Toxicity is the property or properties of a material that produces a harmful effect upon a biological system, and the agent that produces such a biological effect is termed as a toxicant. The majority of the toxic chemicals discussed in this volume are of man-made or anthropogenic origin. It is true that some of the materials that are produced naturally by biological systems are extremely potent, e.g., the fungal aflatoxins and venom; however, these materials are usually produced only in small amounts. In contrast, anthropogenically produced materials can amount to millions of kilograms per year. Toxicants enter the environment by a variety of routes from many different sources.
Toxicants introduced into the environment may come from two basic sources: point sources and nonpoint sources. Discharges from point sources include sewage discharges, waste streams from industrial sources, hazardous waste disposal sites, and accidental spills. Point discharges are generally easy to identify in terms of the types, rates of release, and total amounts of materials released. In contrast, nonpoint discharges are much more difficult to characterize. These include materials released from atmospheric emissions, agricultural runoff, contaminated soils and aquatic sediments, and urban runoff from such sources as parking lots and residential areas. In most situations, discharges from nonpoint sources are composed of mixtures of complex materials. Therefore, the amounts of toxicants released are difficult to assess, and the rates and timing of discharges are difficult to predict.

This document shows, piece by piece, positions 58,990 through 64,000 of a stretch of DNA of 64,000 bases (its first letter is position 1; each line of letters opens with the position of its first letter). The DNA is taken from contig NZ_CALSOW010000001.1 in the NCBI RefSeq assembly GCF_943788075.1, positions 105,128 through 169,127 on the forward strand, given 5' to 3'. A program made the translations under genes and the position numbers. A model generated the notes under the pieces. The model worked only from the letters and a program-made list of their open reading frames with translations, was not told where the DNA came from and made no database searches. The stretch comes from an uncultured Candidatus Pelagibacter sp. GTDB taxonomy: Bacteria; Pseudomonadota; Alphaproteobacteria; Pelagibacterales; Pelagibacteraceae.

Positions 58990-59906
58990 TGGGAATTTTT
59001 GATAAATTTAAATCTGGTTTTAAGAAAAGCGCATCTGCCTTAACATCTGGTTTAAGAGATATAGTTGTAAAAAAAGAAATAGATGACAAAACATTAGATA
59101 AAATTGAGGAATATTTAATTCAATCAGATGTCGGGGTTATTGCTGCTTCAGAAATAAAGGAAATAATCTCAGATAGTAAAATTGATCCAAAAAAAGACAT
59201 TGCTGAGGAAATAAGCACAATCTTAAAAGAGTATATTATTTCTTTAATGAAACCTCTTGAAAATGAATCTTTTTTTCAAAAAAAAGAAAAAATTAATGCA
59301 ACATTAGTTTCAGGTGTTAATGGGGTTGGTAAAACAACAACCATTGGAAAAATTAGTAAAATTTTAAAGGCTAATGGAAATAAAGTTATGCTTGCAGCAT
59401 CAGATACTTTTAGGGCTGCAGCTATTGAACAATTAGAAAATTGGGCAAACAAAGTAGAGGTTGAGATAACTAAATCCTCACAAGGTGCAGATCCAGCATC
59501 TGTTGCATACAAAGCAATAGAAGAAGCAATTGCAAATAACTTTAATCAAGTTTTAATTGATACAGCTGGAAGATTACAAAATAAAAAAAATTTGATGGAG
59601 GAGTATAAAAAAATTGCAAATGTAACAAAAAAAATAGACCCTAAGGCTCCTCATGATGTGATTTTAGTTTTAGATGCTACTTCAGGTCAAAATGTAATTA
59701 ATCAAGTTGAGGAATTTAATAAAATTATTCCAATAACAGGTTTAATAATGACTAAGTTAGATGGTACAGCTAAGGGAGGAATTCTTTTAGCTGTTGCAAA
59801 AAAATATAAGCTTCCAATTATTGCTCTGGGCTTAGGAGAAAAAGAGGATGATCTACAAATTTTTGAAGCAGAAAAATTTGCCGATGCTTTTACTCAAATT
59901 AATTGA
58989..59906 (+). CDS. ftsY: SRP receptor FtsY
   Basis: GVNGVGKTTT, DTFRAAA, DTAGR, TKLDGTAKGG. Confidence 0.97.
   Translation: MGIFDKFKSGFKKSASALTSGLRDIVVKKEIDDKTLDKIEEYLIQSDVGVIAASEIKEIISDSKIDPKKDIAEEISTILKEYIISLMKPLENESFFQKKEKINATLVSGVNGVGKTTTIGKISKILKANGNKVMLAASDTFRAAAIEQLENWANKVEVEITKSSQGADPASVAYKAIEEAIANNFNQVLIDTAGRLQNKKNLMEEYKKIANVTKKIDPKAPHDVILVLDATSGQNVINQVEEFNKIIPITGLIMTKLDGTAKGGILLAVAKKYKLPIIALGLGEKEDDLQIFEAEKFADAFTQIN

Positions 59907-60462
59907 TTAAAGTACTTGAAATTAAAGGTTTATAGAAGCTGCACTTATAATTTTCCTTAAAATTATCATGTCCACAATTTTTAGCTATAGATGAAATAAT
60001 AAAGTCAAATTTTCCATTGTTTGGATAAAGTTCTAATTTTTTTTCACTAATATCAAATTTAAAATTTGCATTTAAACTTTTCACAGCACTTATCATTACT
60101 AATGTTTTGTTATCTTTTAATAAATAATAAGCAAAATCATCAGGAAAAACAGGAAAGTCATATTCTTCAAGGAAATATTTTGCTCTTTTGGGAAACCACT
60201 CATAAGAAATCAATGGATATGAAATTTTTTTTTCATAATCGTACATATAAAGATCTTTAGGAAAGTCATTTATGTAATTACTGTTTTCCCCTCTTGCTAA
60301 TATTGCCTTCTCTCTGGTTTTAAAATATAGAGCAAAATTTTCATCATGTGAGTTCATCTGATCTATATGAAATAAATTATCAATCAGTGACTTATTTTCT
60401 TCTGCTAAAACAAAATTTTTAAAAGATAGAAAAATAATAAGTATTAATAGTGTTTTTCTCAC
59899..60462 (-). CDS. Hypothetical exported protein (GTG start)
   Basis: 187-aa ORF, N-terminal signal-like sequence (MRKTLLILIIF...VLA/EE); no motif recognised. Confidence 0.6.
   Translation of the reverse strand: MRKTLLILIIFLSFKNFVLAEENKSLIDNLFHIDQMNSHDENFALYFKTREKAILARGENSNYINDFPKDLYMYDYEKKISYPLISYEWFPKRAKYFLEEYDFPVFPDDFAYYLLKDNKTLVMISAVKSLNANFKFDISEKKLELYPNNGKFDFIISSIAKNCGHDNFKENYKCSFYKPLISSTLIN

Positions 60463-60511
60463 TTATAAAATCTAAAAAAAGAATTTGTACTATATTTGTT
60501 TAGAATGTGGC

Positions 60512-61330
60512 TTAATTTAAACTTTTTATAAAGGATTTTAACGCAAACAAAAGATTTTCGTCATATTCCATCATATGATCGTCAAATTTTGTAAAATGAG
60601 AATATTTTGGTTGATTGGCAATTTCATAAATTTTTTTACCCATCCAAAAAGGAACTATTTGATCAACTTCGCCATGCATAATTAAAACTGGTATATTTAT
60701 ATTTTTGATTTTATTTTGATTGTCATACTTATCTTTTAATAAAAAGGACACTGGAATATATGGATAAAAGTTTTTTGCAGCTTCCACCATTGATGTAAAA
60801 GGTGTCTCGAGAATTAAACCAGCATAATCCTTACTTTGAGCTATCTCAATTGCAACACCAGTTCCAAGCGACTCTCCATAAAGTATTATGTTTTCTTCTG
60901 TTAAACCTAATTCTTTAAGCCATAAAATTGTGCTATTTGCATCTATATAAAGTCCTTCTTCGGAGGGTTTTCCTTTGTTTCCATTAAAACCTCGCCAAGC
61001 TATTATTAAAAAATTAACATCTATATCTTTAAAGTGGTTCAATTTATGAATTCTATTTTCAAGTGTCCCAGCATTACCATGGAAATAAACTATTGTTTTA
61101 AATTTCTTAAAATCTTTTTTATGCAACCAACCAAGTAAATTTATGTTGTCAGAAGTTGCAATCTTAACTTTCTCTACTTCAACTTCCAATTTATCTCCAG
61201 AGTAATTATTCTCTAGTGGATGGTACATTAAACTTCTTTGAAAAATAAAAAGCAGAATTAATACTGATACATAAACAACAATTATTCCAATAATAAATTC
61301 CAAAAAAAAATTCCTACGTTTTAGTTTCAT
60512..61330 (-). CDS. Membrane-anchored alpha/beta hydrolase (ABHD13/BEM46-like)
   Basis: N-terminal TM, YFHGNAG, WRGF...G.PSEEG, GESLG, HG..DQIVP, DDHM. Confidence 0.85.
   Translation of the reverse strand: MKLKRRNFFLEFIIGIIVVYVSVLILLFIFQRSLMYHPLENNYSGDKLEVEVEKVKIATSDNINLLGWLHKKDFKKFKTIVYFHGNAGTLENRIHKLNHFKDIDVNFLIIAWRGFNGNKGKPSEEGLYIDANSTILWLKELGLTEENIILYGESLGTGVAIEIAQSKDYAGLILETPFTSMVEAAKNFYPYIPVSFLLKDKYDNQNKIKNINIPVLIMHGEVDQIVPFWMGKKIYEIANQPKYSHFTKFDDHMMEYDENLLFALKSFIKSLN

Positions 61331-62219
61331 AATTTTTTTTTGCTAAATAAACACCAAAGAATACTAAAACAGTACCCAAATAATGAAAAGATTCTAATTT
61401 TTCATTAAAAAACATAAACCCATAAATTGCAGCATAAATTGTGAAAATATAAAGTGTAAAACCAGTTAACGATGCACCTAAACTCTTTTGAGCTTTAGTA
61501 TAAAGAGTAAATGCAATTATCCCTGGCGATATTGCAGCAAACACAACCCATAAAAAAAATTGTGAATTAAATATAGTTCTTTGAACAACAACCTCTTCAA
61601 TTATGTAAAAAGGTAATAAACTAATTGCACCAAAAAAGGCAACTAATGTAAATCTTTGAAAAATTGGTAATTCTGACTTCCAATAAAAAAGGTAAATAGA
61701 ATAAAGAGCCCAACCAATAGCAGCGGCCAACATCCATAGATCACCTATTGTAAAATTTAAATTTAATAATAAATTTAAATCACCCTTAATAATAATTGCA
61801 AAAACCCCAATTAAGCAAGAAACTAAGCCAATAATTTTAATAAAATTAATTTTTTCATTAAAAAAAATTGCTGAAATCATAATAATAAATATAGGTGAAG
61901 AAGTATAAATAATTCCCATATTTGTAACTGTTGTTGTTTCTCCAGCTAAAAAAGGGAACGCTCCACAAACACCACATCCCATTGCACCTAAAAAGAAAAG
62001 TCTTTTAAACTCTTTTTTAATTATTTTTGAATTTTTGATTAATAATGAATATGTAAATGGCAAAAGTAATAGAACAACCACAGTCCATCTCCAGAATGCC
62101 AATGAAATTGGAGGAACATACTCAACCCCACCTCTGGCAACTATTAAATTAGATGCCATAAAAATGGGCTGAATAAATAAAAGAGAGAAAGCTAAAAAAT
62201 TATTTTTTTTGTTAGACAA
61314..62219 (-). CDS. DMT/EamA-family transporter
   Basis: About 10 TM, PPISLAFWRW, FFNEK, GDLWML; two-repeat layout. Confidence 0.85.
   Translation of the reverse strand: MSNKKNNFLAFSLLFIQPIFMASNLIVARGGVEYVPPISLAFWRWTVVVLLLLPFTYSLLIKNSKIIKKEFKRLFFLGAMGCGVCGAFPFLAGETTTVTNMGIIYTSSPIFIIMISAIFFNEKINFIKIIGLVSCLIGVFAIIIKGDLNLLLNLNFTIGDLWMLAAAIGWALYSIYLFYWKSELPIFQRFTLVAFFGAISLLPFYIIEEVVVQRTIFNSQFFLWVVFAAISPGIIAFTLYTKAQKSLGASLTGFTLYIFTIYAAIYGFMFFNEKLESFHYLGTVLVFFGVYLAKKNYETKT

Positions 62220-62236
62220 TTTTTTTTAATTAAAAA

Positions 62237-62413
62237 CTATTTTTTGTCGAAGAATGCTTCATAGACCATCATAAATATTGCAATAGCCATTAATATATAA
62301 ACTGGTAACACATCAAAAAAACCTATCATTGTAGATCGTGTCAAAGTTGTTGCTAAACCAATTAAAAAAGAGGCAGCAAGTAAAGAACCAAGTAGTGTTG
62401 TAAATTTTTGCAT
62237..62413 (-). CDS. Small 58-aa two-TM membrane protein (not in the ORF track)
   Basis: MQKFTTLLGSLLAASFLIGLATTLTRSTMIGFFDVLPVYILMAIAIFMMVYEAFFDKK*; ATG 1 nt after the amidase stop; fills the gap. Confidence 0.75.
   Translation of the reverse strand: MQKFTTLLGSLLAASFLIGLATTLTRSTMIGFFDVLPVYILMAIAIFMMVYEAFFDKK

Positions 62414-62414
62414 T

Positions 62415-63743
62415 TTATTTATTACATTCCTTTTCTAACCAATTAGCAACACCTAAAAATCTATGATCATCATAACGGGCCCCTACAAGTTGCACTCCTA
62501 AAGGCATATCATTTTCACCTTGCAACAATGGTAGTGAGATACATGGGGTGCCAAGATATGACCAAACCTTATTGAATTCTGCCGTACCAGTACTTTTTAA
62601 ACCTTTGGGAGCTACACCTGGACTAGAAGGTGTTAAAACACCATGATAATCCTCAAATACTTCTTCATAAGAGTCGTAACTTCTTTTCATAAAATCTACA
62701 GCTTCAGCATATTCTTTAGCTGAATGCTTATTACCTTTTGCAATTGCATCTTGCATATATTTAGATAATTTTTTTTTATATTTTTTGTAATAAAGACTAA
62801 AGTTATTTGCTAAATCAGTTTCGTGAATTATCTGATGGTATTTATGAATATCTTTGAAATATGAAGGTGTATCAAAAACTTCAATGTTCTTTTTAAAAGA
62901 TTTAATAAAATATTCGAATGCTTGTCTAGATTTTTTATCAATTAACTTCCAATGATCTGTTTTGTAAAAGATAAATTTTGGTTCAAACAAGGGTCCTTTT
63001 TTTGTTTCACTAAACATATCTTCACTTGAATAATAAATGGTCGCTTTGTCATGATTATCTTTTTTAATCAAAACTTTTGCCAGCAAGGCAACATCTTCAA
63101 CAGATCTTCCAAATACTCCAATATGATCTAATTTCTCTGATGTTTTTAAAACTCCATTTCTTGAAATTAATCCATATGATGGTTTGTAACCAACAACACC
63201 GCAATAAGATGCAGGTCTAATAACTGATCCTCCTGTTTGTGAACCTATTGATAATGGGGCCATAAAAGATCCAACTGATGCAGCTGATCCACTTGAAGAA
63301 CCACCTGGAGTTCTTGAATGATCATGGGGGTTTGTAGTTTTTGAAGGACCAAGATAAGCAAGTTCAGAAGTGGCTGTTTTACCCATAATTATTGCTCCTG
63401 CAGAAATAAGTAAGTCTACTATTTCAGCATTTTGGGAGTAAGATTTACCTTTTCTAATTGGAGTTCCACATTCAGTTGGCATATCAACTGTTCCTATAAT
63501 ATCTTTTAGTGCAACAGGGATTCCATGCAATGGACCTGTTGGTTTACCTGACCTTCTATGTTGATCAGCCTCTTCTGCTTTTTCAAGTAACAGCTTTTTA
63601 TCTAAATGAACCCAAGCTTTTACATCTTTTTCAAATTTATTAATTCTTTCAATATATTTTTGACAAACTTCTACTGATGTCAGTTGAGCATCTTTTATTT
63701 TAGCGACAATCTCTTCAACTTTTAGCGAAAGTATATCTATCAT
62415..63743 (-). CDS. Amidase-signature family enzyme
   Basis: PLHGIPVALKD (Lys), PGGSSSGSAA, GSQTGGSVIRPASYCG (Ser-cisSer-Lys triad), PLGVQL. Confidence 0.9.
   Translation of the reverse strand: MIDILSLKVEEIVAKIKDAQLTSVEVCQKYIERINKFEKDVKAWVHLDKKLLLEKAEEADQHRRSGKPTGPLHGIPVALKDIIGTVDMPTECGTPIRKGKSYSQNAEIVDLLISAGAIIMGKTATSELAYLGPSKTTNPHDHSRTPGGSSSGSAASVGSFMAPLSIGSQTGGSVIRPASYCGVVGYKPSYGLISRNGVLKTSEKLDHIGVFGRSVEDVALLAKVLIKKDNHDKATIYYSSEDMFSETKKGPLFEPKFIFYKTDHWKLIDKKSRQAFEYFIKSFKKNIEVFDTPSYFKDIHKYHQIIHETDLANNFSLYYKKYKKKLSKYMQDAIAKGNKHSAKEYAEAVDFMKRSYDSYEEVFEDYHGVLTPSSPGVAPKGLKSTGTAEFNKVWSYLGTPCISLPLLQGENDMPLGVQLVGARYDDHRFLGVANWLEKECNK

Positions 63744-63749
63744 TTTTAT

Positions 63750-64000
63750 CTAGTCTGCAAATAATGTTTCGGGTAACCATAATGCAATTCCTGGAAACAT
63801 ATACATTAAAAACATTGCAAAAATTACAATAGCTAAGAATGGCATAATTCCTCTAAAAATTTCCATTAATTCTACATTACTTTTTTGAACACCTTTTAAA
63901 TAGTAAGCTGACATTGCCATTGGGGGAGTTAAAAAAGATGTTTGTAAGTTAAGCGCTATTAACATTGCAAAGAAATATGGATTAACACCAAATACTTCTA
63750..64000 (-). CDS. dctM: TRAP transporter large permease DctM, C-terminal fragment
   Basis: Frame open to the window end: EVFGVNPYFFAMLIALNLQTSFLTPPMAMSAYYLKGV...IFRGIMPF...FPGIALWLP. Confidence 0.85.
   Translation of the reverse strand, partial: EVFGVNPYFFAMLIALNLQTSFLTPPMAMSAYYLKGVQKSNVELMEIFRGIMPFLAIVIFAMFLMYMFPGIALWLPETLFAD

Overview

Many classes of chemicals can exhibit toxicity. One of the most commonly studied and discussed is the pesticide. Pesticide can refer to any substance that exhibits toxicity to an undesirable organism, but its toxicity often constitutes a broad spectrum. Industrial chemicals also are a major concern because of the large amounts transported and utilized. Metals, such as cadmium from mining and...